Grand Opera House

2020 Postoffice Street,
Galveston, TX 77550

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The Grand Opera House was opened in 1895, a neo-Romanesque style theater on Postoffice Street. It was designed by Frank Cox. The opera house building also included a hotel and retail stores. The 1900 hurricane which devastated Galveston caused a great deal of damage to the Grand, but it was rebuilt in 1901. By 1903, movies had begun to be shown along with live theater, vaudeville, and minstrel shows.

The Grand was acquired by Attillo Martini in 1924, who renamed it the Martini Theatre. In 1937, when the New Martini Theatre was built, the theater was again renamed, the State. During its days as a movie house, the theater seated 1200. It remained in operation as a movie house until closing in 1971.

Upon its purchase by the Galveston County Cultural Arts Council in 1974, the twelve year-long restoration of the Grand Opera House began, which returned the building back to its turn of the 20th century appearance. The theater is owned and operated today by the non-for-profit 1894, Inc. It hosts stage shows, concerts, and other live entertainment.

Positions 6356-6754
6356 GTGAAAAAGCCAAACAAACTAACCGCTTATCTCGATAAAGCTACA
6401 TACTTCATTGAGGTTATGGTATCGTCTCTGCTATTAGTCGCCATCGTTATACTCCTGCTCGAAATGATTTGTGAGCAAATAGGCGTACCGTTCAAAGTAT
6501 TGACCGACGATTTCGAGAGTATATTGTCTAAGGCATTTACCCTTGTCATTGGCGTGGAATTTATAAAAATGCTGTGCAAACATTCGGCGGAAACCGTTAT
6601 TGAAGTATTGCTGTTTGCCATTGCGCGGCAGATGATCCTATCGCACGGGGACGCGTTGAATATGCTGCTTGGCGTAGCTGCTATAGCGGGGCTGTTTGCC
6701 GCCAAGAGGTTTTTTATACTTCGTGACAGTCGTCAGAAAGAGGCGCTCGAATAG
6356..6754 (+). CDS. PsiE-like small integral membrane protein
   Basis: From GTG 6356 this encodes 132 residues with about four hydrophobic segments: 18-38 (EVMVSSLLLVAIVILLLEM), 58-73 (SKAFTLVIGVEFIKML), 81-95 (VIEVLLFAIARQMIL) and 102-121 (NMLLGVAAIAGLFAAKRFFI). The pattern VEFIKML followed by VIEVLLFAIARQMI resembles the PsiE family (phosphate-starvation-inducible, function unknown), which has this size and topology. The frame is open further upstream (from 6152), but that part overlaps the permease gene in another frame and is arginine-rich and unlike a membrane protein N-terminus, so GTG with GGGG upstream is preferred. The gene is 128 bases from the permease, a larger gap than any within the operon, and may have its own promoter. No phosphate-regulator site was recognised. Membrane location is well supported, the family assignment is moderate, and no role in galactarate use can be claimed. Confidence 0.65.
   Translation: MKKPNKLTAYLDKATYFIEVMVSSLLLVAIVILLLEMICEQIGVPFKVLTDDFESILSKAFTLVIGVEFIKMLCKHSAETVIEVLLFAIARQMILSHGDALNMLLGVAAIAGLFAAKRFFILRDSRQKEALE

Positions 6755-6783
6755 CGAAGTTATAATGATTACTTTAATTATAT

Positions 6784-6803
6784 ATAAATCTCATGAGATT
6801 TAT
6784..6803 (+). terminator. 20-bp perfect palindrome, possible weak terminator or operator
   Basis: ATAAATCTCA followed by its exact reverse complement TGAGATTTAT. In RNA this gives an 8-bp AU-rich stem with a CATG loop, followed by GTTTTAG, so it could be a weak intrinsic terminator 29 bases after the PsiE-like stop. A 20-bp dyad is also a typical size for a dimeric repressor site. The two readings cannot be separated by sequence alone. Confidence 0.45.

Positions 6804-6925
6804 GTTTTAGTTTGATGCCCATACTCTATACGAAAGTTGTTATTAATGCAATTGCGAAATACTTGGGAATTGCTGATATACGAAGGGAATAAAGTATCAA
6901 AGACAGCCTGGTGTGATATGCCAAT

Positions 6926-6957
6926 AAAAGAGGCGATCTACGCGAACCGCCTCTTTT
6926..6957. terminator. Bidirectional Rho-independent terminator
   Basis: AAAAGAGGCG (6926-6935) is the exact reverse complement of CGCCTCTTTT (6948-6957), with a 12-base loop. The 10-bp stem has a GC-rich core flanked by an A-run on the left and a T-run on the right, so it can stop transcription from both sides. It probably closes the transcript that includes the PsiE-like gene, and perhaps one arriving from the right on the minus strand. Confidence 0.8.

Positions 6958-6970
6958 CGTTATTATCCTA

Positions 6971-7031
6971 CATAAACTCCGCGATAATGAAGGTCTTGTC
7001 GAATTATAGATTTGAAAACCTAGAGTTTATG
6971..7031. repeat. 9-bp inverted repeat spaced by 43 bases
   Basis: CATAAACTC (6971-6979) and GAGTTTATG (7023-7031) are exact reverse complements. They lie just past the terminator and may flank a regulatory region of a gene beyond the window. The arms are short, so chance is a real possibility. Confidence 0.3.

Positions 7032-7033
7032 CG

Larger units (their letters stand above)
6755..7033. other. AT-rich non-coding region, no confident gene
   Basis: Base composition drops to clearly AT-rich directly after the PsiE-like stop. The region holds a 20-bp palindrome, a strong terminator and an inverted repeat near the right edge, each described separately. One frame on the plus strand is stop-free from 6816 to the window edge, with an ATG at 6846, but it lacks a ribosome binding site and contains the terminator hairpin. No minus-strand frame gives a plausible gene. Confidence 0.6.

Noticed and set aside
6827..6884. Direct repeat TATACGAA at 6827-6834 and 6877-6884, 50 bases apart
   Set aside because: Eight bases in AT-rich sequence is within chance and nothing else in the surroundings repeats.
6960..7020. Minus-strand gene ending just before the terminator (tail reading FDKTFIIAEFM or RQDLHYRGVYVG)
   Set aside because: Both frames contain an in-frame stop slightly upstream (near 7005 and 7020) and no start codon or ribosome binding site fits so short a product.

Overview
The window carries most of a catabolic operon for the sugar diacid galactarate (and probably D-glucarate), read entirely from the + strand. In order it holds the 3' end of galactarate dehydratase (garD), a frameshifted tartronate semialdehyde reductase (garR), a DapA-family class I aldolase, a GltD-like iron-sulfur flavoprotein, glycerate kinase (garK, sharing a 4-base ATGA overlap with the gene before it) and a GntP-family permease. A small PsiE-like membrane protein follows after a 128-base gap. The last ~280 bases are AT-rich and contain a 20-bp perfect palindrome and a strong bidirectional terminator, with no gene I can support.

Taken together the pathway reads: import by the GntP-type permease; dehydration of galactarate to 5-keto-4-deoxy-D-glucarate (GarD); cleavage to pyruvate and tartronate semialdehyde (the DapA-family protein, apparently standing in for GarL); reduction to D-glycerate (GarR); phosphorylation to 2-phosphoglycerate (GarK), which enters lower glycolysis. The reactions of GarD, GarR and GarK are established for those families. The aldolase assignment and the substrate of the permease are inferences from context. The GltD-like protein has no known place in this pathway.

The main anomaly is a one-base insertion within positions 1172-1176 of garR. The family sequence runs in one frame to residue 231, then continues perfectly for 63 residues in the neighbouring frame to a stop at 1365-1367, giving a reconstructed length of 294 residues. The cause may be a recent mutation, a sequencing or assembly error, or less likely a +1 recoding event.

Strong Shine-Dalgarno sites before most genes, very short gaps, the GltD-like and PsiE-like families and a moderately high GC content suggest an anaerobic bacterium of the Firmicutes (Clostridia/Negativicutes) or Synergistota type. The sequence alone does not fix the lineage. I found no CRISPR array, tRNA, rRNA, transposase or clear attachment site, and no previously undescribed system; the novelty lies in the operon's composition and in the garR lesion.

The Texas State Legislature proclaimed the Grand the “Official Opera House of Texas” in 1993.

Contributed by Bryan

Recent comments (view all 4 comments)

rsalters (Ron Salters)
rsalters (Ron Salters) on January 8, 2007 at 9:48 pm

The Grand Opera House in Galveston is listed in the 1897-98 edition of the Julius Cahn Theatrical Guide, an annual for roadshow producers. The seating capacity is given as 1,677; ticket prices range from 25 cents to $1.50. The house was under the management of Greenwall Theatrical Circuit Company. The proscenium opening was 38 feet wide X 39 feet high; the stage was 42 feet deep. The house was on the ground floor and had both gas and electric illumination. There were 2 local newspapers and 3 hotels. The 1897 population of Galveston was 50,000.

rsalters (Ron Salters)
rsalters (Ron Salters) on September 28, 2008 at 6:08 pm

Does anyone know how this theater was affected by the recent hurricane which roared thru Galveston?

nsaum75
nsaum75 on November 11, 2008 at 11:25 am

The lobby was flooded, and the orchestra pit received some water damage — but overall they fared much better than many other nearby places. The theater will be repaired and reopened.

Joe Vogel
Joe Vogel on November 30, 2008 at 5:39 am

The architect for the restoration of the Grand Opera House was Killis Almond, of Killis Almond & Associates, a San Antonio, Texas, based firm specializing in the restoration of historic buildings. Click on their “Projects” link to find a link to a page about this theater, as well as links to pages about some of their other theater projects.

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